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Mistrial declared in Roger Clemens case

Jul 14, 2011, 12:01 PM EDT

Roger Clemens

UPDATE: On day two of what was supposed to be a long, arduous criminal trial of Roger Clemens, the judge has declared a mistrial. It’s over. For now anyway.  A hearing has been set for September 2nd when the entirety of the case will be revisited, but now everyone goes home.

The judge was plain as day when he ordered a mistrial. He said “it was caused by the government.”  How so: the government played a video in which the affidavit of Andy Pettitte’s wife was read by Congressman Elijah Cummings, in which she said she remembered Pettitte telling her that Clemens had admitted using steroids. The judge had specifically forbade them to play this video because the testimony was inadmissible as about 18 layers of hearsay.  That was a serious transgression. Inexcusable, really, and could have been caused by only (a) extreme incompetence; or (b) contempt for the judges’ order.

The prosecution will likely continue to pursue this case when the matter is revisited in September.  But at this point, between the Bonds’ acquittal and this blunder, I suspect that the fates are trying to tell the government something about the wisdom of pursuing high-profile perjury prosecutions regarding professional athletes and steroids.

UPDATE II:  If you’d like to see an excellent real-time account of what happened, go to Les Carpenter’s Twitter feed here, scroll down to the tweet that begins “Judge Walton is checking his Blackberry,” and read up.  Fantastic reporting by Carpenter. Totally captures how Twitter can be used in reporting this kind of story.

11:26 AM: Roger Clemens’ lawyer, Rusty Hardin, has moved for a mistrial.  And this just isn’t a case of Rusty being Rusty: the judge said that he will probably grant the request, ending this trial before it truly began.

Reports are still preliminary, but apparently the prosecution played a video to the jury with Andy Pettitte’s former testimony on it. Testimony that the judge has already ruled was inadmissible in this case. Hardin went crazy — you can’t practically ask a jury to disregard something they’ve heard, even though it happens often — and according to those in the courtroom, the judge had no small amount of sympathy for Hardin’s position.  Which he should, because such conduct by the prosecution is, quite frankly, inexcusable and is terribly prejudicial to the defendant.

There’s a recess going on now while the judge considers the mistrial motion.  If he declares a mistrial, we start all over again.  Likely many months from now.

  1. redsghost - Jul 14, 2011 at 5:23 PM

    I guess “big, famous and rich” celebrities DO get breaks, right Harden? Ask OJ, ask Vick (didn’t get near what he should’ve gotten), ask the French dude let go for rape, ask Toothlessburger etc…. They ALL get away with crimes, just depends upon how much it costs them.
    Wondering how much Walton is going to cost Clemens.

  2. Max Power - Jul 14, 2011 at 5:51 PM

    The prosecutor in really shouldn’t have shown the video of the ear growing out of Roger Clemens’ forehead.

  3. danberman4 - Jul 14, 2011 at 6:24 PM

    Another chance lost to have people under oath testify about the use of steroids in baseball.
    http://pinetarandbrickbats.blogspot.com/2011/07/clemens-gets-reprieve.html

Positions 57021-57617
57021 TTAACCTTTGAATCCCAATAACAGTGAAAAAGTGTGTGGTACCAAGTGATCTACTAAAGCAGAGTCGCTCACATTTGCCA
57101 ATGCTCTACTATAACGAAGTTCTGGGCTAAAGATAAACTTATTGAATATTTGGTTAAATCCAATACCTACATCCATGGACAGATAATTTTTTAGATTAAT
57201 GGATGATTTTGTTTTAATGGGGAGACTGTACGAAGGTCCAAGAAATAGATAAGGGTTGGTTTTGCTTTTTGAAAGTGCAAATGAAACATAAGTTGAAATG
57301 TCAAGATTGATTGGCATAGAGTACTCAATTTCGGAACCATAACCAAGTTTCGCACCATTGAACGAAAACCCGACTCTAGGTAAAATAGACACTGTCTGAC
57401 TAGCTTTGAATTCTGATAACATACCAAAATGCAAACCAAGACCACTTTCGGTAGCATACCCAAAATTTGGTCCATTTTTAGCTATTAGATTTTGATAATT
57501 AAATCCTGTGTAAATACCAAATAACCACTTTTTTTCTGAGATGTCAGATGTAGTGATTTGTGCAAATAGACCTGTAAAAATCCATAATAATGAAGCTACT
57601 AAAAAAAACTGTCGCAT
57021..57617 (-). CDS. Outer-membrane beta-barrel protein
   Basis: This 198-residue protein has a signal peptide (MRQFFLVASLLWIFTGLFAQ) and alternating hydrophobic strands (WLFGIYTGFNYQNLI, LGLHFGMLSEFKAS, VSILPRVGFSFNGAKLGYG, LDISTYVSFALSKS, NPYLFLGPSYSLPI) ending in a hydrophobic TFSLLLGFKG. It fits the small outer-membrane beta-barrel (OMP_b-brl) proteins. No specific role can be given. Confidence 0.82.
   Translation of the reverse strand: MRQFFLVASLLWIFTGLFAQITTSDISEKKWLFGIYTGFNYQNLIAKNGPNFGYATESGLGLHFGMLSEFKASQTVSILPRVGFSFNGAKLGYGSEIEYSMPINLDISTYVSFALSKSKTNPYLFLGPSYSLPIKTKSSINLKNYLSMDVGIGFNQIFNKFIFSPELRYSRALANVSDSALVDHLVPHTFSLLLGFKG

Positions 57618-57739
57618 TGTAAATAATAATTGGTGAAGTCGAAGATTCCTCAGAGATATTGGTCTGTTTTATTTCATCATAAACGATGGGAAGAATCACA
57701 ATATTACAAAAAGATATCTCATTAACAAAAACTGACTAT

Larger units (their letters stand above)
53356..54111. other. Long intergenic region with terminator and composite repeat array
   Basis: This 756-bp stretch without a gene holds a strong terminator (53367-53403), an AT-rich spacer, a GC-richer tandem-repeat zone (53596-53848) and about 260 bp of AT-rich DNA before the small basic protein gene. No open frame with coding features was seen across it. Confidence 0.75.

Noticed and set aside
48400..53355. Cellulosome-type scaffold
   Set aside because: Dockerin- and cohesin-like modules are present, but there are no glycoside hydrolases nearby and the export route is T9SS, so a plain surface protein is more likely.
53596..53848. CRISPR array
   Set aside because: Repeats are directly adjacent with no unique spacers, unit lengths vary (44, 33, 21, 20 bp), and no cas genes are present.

4. danberman4 - Jul 14, 2011 at 6:27 PM

    I know many just want to move on and that’s a shame. It’s important that we find out as much as we can what was really happening. Unfortunately, too many people don’t want to hear facts, they’d rather just “move on” and not know the truth about things.
    http://pinetarandbrickbats.blogspot.com/2011/07/clemens-gets-reprieve.html

    • hardjudge - Jul 14, 2011 at 8:06 PM

      In this case it is clear the federal prosecutors deliberately disobeyed the order of the court concerning in admissible evidence. They should be accessed the cost of the trial, sentenced to 6 months in jail( the maximum for this type of contempt) and then be required to attend seminars on legal ethic(oxymoron I know). This was in excusable evidence, but since Obama’s prosecutors have taken over we have had many of these cases, i.e. the senator Stevens case in Alaska.

      • garythebat - Jul 14, 2011 at 11:40 PM

        Good lord, you are a misinformed little man. I can’t believe you’d really link these lawyers’ incompetence with Obama. Are you aware that Stevens’ trial took place in October 2008? And Obama took office in January 2009?

  5. tominma - Jul 15, 2011 at 7:24 AM

    One of 2 things is true. These federal prosecutors are truly stupid. OR, the fix was in to cause a mistrial to protect Clemens. I really cant think of any alternative..

    PS: There are bozos who will try to politicize anything and I think most people will treat them with the contempt they deserve. ‘Obama’s prosecutors” STOOOOOOOOOOOPID statetment.

  6. Chris Ross - Jul 15, 2011 at 1:56 PM

    What a shocker yesterday morning was. I could not believe what I was seeing when I saw that the Clemens trial was deemed a mistrial. It’s amazing to think that the prosecuition could make such a mistake. I guess they were probably trying to bend the rules but that’s no excuse. They shouldn’t have been doing that if that was their intention and if it wasn’t they should have known that they were going to get in trouble for showing the evidence that they did. This is turning into an even bigger gong show than it already was. I’m really anxious to see what happens with a potential re-trial.

    http://chrisross91.wordpress.com/2011/07/15/what-a-shame/

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